• Hey Emily, Yeah the Osprey Porter 46 doesn’t really have much of a hip support system. You will start feeling it in your back after carrying the pack for awhile, but honestly, that’s the case with literally all packs. I mean you’re carrying a bunch of weight on your back… you’re going to feel it. I changed to a new pack, the Osprey Farpoint 55L that has a hip belt, and although I can carry most of the weight on my hips, I still feel it in my back. I would say if you’re looking for a pack that you can take as carry on for cheap flights, like Ryan Air or EasyJet, that have strict baggage rules, then the Porter is the way to go! The size of the Porter pack is great! (I have to check my Farpoint on those flights now.) -Devon

  20. This is reassuring! I initially bought the Osprey 55L backpack. I looked at it again and I didn’t think the daypack was actually something I’d really use during the day (not my style). So I went back to the store and exchanged it for the Osprey 46L one.

    I’ve yet to do a trial pack (only leaving in June) but I’m mentally preparing myself that I don’t need 4 pairs of shoes!!

    • Yeah, I have both packs, and the 46L pack is great for only packing what you actually NEED! I also love that I can take it on budget airlines, since the dimensions are small enough!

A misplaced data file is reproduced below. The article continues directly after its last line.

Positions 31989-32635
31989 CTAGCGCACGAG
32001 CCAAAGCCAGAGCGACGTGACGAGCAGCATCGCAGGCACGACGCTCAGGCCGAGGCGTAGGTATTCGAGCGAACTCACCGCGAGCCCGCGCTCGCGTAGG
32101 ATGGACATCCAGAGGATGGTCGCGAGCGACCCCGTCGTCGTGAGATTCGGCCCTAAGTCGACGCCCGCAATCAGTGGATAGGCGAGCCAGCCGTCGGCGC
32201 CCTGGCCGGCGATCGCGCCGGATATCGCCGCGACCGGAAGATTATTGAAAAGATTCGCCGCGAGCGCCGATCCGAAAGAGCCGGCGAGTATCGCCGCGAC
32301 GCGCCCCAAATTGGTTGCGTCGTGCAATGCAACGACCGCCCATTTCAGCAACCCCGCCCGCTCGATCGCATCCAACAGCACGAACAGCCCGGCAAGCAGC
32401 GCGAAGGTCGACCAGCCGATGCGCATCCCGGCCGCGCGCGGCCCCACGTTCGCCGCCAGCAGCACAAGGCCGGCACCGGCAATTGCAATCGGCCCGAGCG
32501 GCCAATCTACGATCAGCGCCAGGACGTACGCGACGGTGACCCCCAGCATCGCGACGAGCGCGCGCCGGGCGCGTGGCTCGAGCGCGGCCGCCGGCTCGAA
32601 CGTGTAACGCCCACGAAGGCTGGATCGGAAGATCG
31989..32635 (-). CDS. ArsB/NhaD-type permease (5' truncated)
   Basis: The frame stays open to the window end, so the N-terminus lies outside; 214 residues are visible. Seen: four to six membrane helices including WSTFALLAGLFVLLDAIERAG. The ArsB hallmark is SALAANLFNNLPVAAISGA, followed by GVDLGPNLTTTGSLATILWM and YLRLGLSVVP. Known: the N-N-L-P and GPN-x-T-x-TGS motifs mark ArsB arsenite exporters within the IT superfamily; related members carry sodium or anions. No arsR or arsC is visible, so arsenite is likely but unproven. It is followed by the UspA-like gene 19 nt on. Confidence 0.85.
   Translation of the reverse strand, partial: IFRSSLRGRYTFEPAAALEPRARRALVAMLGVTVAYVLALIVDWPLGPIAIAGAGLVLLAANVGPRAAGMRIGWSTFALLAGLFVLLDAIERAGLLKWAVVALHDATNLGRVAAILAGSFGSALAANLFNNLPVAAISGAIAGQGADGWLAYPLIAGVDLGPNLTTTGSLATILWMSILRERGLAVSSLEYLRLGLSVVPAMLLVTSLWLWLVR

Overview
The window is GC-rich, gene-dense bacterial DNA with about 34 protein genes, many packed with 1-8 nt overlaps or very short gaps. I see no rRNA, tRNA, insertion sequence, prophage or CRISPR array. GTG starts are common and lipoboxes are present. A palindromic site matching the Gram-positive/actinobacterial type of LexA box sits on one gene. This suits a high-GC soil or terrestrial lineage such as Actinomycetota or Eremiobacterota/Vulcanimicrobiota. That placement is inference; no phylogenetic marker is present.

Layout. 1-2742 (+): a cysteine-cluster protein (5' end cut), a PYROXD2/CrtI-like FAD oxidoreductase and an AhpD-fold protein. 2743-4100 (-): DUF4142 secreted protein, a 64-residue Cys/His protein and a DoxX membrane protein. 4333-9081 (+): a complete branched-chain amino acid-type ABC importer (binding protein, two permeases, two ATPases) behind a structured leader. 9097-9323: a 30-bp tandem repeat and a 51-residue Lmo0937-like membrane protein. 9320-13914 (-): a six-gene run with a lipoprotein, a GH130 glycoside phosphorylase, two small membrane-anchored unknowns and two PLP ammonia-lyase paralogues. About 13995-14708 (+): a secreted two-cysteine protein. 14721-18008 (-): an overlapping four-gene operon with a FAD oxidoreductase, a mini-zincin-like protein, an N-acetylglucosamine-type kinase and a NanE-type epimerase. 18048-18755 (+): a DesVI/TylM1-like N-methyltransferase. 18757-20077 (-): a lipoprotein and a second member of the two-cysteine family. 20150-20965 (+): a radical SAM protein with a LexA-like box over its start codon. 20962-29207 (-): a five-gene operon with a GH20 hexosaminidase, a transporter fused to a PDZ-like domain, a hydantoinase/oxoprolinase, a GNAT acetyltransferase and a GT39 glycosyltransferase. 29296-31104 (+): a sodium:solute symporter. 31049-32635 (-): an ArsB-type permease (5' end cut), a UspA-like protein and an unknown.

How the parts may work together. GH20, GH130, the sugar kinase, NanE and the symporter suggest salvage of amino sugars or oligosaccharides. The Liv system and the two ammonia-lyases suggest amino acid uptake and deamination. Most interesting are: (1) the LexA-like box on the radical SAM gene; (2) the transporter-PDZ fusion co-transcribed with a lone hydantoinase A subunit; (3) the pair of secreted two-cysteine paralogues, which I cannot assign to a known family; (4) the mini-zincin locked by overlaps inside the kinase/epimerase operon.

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  22. Does the Osprey Porter 46L Travel Pack meet Ryanair carry-on requirements? Is it padded in the back or will it protect my 13″ macbook at all – maybe a special pocket?

    • Yes! I was able to take my Osprey Porter 46L on Ryanair. Unfortunately, there isn’t a special pocket for a laptop, but there is padding in the back. However, you could feel the laptop slightly on your back while carrying the pack. It might be better to pack your macbook in the middle with clothes acting as padding.

    • Kristin,

      Measure the torso length (back panel) of the Osprey pack. I remember RyanAir policy was something crazy like 17″ or 19″. As long as the pack’s back panel is less than or equal to policy you’ll be fine. You may just have to fold the brain (top compartment) down so nothing sticks above the top of the back panel. My brother took a bunch of clothes out of his pack and wore multiple layers in order to get on the plane, then removed them once he was on. I have also been on several flights that didn’t even check my bag size, after we had spent time and money compressing our packs and mailing extra items back to the states, of course.